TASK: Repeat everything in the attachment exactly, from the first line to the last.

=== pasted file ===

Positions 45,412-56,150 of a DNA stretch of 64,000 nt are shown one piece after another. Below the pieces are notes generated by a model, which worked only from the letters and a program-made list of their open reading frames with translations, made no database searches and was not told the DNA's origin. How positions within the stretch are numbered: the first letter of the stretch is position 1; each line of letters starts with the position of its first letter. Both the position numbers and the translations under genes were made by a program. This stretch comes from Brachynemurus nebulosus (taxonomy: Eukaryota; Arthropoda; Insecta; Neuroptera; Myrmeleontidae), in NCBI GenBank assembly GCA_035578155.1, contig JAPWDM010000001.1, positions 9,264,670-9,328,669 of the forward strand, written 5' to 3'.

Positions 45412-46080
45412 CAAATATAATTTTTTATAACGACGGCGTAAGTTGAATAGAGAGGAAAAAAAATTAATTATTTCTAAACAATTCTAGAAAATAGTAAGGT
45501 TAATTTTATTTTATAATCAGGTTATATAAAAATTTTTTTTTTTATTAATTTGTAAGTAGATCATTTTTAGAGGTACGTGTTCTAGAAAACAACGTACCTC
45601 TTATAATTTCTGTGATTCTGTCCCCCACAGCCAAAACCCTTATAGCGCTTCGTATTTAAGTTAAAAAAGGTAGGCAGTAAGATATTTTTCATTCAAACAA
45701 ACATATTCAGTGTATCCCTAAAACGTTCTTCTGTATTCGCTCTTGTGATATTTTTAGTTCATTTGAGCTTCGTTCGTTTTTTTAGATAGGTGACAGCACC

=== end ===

Positions 45,412-56,150 of a DNA stretch of 64,000 nt are shown one piece after another. Below the pieces are notes generated by a model, which worked only from the letters and a program-made list of their open reading frames with translations, made no database searches and was not told the DNA's origin. How positions within the stretch are numbered: the first letter of the stretch is position 1; each line of letters starts with the position of its first letter. Both the position numbers and the translations under genes were made by a program. This stretch comes from Brachynemurus nebulosus (taxonomy: Eukaryota; Arthropoda; Insecta; Neuroptera; Myrmeleontidae), in NCBI GenBank assembly GCA_035578155.1, contig JAPWDM010000001.1, positions 9,264,670-9,328,669 of the forward strand, written 5' to 3'.

Positions 45412-46080
45412 CAAATATAATTTTTTATAACGACGGCGTAAGTTGAATAGAGAGGAAAAAAAATTAATTATTTCTAAACAATTCTAGAAAATAGTAAGGT
45501 TAATTTTATTTTATAATCAGGTTATATAAAAATTTTTTTTTTTATTAATTTGTAAGTAGATCATTTTTAGAGGTACGTGTTCTAGAAAACAACGTACCTC
45601 TTATAATTTCTGTGATTCTGTCCCCCACAGCCAAAACCCTTATAGCGCTTCGTATTTAAGTTAAAAAAGGTAGGCAGTAAGATATTTTTCATTCAAACAA
45701 ACATATTCAGTGTATCCCTAAAACGTTCTTCTGTATTCGCTCTTGTGATATTTTTAGTTCATTTGAGCTTCGTTCGTTTTTTTAGATAGGTGACAGCACC